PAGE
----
I wasn't sure I wanted to watch this film at first. Both the title and the DVD box image are rather cheesy - but then I saw the trailer, and it convinced me that this would indeed be something worth watching. Thank goodness for that trailer because I absolutely adored this movie. Bride and Prejudice introduced me to a whole new world of cinematic magic. It's an explosion of vibrant colors, exotic settings, incredible music and dancing, and genuine pleasure. The story itself, combining romance, drama, as well as comedy, was also a treat in its own right. If you haven't guessed by the title, this film was inspired by Jane Austen's Pride and Prejudice - and I hope Austen enthusiasts will give this film a try, despite whatever misgivings they must surely have about it. I prefer to judge the film on its own merits, and I can't find anything not to like here. It's just exquisite.
The film is primarily set in India. Will Darcy (Martin Henderson) has come with his friend Balraj (Lost's Naveen Andrews) to attend a wedding - and what a wedding it is. The whole town is in full celebration mode, and the song and dance numbers that come spinning at you in kaleidoscope fashion entrance you with their beauty and grace. Darcy is immediately taken with a gorgeous young lady named Lalita Bakshi (Aishwarya Rai), who just happens to be the sister of Balraj's object of affection. She comes from a family full of girls and a mother working tirelessly to find husbands for her older daughters - hopefully rich ones. Darcy and Lalita, despite a lot of meaningful eye contact, don't exactly hit it off, but that's largely Darcy's fault. Henderson really isn't very charismatic in the role, and he's not all that eloquent either. Lalita finds him to be a rude, arrogant American who looks down on her and everyone else in India. Darcy's also a bit of a wimp, seemingly incapable of standing up to his domineering mother's influence. She would never approve of an India-born daughter-in-law, of course - but Mrs. Bakshi wouldn't necessarily leap for joy at an American son-in-law, either (no matter how rich he is - and Darcy is filthy rich). Darcy does get to spend a little time with Lalita (but not because she wants to), but then an acquaintance of his shows up in the form of Johnny Wickham (Daniel Gillies) - why the son of Darcy's nanny suddenly shows up there in India is a complete mystery to me, though. Wickham's no good, but the ever-ineffectual Darcy won't tell Lalita why. As for Lalita, she has to fend off a new suitor in the form of an incredibly annoying fellow who has come back from America seeking a bride. It looks like Darcy and Lalita just weren't meant to be, as he returns to London and Lalita finds herself having to fend off a new suitor in the form of an incredibly annoying fellow who has come back from America seeking a bride. The world's a small place, though, and fate brings Darcy and Lalita together again in Los Angeles (where the Bakshi family has come to attend another wedding).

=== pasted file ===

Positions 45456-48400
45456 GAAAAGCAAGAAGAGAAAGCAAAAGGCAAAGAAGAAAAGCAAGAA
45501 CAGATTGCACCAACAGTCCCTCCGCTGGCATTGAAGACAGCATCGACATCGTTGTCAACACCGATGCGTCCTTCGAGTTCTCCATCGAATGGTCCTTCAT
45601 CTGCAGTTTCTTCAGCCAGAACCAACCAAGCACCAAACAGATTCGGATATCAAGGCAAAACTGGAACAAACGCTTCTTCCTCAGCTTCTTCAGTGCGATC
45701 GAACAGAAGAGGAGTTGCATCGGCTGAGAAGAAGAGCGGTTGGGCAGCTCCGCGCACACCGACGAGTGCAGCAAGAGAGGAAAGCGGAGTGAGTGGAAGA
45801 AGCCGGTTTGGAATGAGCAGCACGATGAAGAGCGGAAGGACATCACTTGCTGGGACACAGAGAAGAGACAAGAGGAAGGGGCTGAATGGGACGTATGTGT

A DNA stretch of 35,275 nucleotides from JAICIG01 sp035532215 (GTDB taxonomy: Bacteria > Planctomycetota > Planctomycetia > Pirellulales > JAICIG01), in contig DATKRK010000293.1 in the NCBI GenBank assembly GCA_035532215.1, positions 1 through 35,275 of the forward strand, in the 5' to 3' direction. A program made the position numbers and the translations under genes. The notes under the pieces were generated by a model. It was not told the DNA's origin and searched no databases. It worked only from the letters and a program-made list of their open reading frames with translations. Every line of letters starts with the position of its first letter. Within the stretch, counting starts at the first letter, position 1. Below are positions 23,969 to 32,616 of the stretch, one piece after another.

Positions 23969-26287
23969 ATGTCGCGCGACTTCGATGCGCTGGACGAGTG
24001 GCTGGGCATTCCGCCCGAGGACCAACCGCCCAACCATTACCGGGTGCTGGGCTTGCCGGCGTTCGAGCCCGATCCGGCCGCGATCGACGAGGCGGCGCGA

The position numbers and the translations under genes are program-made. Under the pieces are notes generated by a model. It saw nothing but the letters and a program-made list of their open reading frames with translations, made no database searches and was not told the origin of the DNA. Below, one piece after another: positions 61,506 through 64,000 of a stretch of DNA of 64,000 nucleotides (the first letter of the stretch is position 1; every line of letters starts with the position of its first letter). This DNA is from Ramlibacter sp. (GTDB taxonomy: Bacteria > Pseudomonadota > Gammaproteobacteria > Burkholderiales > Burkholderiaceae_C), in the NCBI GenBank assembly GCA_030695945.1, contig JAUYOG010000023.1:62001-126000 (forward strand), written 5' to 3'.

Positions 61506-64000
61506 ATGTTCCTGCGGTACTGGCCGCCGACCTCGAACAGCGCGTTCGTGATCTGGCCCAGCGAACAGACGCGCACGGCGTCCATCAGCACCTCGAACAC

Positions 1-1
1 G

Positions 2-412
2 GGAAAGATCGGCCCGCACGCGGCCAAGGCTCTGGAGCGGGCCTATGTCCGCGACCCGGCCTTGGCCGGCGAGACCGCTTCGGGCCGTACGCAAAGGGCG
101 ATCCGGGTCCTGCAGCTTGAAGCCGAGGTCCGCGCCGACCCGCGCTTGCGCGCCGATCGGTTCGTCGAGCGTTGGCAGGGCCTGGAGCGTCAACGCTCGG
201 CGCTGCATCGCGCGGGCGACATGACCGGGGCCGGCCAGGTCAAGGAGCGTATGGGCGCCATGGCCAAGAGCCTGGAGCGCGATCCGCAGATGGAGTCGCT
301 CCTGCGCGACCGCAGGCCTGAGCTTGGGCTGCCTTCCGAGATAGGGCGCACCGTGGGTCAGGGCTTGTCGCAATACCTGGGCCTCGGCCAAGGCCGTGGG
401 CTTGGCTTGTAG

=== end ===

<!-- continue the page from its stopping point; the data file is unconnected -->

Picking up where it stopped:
The romance is quite predictable, but it does take interesting twists and turns along the way. I found it pretty compelling, but in many ways the love story is just the excuse to put on an awe-inspiring spectacle of music, dance, and incredible entertainment. I can't adequately describe the lavish nature of this film, except to say that it is a visual and auditory treat. I haven't had this much fun watching a film in a long time. Singing and dancing can start at the drop of a hat, and as often as not it doesn't end until the entire village has joined the fun. Lalita and her sisters are just wonderful, adorable characters (even the one who does the rather unforgettable Cobra Dance) - and Aishwarya Rai, the true star of this film, shines like the heavens on a dark night. I'll eagerly watch any movie she appears in. You won't have to worry about nodding off in the middle of this one - as Bride and Prejudice has the contagious energy to revive even the weariest of souls. Hollywood just doesn't make films like this; until you see this Bride and Prejudice, you probably won't even know what you're missing.